The New Andrew W. Mellon Curator

Thursday, December 4, 2014

Kevin MartinKevin J. Martin, the founding Curator of Digital Collections and the department head of the recently formed Department of Audiovisual Collections and Digital Initiatives (AVD), has been named the Andrew W. Mellon Curator for Audiovisual and Digital Collections. On the approval of its board of directors, the Andrew W. Mellon Foundation extended this title to Mr. Martin in a recent letter to Hagley Museum and Library’s Executive Director, David A. Cole.

Martin arrived at Hagley in 2007 to start Hagley Library’s digitization program then housed in the Pictorial Collections Department. Before that, he had been the Drexel University Archivist. Based on dramatic online interest in its digitized material, the library created a separate department for Digital Collections, making Martin its curator, retaining responsibility for Hagley’s digitization program, but also taking on the creation of online exhibits, web archiving, online discovery tools, and creating a preservation program for born-digital documents so that they will remain accessible for decades to come.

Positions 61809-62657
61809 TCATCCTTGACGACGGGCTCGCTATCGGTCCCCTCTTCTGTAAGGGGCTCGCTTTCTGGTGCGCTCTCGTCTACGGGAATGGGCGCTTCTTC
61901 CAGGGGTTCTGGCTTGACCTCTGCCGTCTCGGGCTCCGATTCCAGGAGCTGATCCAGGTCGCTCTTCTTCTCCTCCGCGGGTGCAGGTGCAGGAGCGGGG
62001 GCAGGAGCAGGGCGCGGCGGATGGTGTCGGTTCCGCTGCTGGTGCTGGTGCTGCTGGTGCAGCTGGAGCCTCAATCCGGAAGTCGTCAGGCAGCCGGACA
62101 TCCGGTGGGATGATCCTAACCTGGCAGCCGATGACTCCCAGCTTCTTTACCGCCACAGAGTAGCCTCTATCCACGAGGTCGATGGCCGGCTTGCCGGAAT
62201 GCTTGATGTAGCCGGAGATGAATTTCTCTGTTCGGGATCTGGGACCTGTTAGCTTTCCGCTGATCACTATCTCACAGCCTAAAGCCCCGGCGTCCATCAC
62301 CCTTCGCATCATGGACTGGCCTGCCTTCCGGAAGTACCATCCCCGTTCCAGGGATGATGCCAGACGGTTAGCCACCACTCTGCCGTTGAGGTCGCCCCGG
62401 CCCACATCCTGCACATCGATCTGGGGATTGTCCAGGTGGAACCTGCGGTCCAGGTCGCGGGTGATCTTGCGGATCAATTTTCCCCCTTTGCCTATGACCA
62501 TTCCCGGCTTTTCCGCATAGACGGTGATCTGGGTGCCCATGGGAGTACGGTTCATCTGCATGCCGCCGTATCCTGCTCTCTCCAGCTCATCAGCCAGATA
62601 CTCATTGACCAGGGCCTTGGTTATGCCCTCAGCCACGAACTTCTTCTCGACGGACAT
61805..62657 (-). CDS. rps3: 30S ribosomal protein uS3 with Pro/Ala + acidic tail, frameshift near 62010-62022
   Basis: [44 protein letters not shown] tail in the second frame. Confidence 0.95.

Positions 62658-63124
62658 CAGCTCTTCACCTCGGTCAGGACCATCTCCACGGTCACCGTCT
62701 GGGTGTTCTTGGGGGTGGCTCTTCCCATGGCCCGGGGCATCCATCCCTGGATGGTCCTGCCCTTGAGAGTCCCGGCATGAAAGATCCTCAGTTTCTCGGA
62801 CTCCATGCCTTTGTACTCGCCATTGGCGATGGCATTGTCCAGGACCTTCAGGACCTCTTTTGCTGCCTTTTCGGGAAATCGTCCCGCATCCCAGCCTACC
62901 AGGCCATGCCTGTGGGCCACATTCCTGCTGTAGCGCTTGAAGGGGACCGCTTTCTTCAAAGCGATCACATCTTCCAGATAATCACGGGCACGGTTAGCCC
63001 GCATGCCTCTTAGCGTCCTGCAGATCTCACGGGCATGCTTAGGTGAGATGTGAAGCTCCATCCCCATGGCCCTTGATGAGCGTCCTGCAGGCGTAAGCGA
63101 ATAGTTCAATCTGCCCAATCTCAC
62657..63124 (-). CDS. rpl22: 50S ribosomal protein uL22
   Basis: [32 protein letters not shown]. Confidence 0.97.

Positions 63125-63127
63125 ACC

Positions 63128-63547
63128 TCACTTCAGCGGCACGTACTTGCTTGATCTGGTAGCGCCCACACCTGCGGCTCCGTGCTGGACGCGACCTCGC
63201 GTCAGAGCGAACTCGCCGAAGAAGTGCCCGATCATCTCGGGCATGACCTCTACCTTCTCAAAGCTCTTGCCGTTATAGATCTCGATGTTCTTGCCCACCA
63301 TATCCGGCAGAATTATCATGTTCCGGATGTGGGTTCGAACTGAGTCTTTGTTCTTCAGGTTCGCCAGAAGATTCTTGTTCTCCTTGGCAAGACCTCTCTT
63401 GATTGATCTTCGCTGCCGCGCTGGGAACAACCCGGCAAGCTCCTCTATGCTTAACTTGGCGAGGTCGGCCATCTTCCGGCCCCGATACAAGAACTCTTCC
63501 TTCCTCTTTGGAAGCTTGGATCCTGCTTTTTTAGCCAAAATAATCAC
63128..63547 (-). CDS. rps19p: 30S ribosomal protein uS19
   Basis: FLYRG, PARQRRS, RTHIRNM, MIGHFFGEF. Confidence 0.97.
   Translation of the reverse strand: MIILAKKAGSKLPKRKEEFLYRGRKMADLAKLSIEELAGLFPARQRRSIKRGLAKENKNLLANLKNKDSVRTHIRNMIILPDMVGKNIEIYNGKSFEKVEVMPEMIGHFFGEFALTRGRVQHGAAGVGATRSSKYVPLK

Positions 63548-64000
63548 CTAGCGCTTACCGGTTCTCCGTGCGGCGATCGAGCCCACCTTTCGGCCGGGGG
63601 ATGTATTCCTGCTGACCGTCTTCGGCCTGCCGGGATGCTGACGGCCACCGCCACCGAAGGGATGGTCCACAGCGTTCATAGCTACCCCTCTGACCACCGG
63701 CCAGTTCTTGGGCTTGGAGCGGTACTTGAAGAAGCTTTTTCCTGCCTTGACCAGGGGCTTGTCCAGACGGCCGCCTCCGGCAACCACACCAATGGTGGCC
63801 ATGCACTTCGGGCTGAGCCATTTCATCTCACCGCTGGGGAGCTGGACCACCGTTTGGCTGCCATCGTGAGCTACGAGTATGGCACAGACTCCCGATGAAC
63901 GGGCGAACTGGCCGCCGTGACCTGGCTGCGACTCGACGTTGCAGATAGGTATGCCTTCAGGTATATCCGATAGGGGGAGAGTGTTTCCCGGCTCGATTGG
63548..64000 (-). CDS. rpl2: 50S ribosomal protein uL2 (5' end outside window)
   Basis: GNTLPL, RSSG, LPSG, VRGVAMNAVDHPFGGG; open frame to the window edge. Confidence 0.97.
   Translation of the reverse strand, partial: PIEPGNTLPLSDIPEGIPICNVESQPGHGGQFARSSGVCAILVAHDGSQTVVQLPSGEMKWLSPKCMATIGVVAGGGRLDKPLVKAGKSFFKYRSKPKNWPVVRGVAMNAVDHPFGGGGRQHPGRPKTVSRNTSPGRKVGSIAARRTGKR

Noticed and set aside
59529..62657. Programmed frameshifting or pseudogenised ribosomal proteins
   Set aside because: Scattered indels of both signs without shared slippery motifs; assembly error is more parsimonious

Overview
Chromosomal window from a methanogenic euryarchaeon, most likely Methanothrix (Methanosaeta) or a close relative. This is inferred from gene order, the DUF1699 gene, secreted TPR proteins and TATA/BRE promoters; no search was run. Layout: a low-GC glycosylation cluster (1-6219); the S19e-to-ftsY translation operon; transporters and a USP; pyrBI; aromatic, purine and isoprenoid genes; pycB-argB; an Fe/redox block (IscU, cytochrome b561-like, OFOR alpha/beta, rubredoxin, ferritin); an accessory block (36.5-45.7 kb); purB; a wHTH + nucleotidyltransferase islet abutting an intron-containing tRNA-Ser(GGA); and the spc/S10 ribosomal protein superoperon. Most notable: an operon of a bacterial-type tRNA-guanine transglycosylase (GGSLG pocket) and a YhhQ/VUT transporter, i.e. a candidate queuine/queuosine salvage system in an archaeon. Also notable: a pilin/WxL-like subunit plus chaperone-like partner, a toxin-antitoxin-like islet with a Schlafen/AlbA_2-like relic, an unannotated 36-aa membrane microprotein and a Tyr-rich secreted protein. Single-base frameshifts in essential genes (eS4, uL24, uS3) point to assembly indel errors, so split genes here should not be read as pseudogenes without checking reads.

When Jon Williams, the Andrew W. Mellon Curator of Prints and Photographs, retired in January this year, the library merged management of Hagley’s pictorial collections and its digital program, creating AVD, with Martin as its head. The new department pools the considerable talents of Audiovisual Archivist Laurie Rizzo, Digital Archivist Abby Adams, Audiovisual Reference Archivist Lynsey Sczechowicz, and Reference Assistant Alexander Miller. Digitization requests and projects often target items in Hagley’s vast audiovisual collections, numbering about 2 million items, thereby underscoring the synergies between them.

The Mellon Foundation’s recognition of Martin comes as the digital revolution continues to transform discovery of and access to Hagley’s collections. Reference requests this year have risen by a meteoric 50% over 2012. New endeavors are aimed to improving access to audiovisual and digital collections still further. Another involves the digitization of videotapes susceptible to the effects of aging.

The library is grateful to the Andrew W. Mellon Foundation for its recognition of Martin’s contributions as well as the Hagley’s approach to its collections.